For Ingolstadt, the A2, as Audi kept reminding us in the late Nineties predating the car’s launch, was not a cheap Audi but a small Audi. And paying the cost took a lot of convincing, which in the end Audi wasn’t able to do. The A2 was killed off by Volkswagen Group boss Bernd Pischetsrieder in 2005 after six years of production.

But the A2, was kind of revolutionary… Pischetsrieder came in right in the middle of its life in 2002, succeeding Ferdinand Piëch, and immediately faced hard choices. He killed off expensive dreams like the Volkswagen Nardo supercar and tried everything to put an end to Piëch’s pet project, the Phaeton. The money-sucking A2 however was quietly forgotten.

It was a confusing car because it was unlike any other, a supermini that was actually a minivan, too, with expensive all-aluminium construction that was way ahead of its time and ironically helped spell the car’s doom. The A2 was by far the lightest car in class and the most aerodynamic, and Audi’s investment into it went as far as a dedicated production line in Neckarsulm with the latest alloy welding equipment. Unfortunately, less than 200,000 were ever built, which was a disaster considering Merc was selling a million A-Class models.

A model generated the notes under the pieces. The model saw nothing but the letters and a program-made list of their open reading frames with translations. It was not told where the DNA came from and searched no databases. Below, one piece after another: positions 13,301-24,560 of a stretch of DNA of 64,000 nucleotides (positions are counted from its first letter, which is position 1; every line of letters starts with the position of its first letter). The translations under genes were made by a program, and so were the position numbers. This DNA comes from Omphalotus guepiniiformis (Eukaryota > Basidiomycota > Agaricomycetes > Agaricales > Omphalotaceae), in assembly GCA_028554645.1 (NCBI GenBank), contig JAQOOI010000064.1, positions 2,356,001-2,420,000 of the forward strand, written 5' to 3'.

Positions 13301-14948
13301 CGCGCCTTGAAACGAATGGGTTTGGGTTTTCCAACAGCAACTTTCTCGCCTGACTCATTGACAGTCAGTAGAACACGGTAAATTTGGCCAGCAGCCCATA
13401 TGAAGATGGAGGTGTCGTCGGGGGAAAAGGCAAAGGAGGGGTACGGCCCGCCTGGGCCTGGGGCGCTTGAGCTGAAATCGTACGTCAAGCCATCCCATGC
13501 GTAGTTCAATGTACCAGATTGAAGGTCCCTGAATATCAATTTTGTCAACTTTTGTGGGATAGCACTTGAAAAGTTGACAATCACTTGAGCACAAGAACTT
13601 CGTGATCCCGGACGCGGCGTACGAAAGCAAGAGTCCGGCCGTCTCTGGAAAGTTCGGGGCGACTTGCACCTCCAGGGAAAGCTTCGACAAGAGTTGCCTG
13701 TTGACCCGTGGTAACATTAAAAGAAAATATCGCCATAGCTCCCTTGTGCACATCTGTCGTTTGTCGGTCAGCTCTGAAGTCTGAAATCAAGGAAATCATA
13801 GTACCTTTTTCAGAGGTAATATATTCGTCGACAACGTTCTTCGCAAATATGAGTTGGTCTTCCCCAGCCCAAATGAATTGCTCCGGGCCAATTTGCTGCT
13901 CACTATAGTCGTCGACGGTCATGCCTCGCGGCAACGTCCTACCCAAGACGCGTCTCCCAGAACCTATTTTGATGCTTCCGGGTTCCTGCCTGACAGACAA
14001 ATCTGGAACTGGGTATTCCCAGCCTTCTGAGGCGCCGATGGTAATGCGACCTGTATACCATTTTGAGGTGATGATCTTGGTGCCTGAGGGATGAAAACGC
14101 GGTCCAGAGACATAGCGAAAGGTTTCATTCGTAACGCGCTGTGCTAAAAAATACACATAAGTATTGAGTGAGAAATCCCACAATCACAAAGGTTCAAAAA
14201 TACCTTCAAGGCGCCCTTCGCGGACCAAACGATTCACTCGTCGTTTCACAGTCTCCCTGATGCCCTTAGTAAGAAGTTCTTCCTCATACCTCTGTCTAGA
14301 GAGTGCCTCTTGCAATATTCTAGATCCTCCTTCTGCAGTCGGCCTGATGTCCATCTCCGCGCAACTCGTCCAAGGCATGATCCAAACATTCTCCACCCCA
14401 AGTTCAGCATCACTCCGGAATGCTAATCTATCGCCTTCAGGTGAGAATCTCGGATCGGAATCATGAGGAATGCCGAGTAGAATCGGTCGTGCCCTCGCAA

Consumers were scared away by the cost of the avant-garde Audi — it would take years for Jaguar to do the all-alloy XJ

and others — and aluminium repairs would often be pricier than the second-hand value of the vehicle itself. Most insurers would just write off an A2 for minor damage as a result, citing a lack of means to repair the car properly, even if the airbags didn’t activate after minor shunts. The A2 was just too far ahead of its time and too costly to produce for the segment.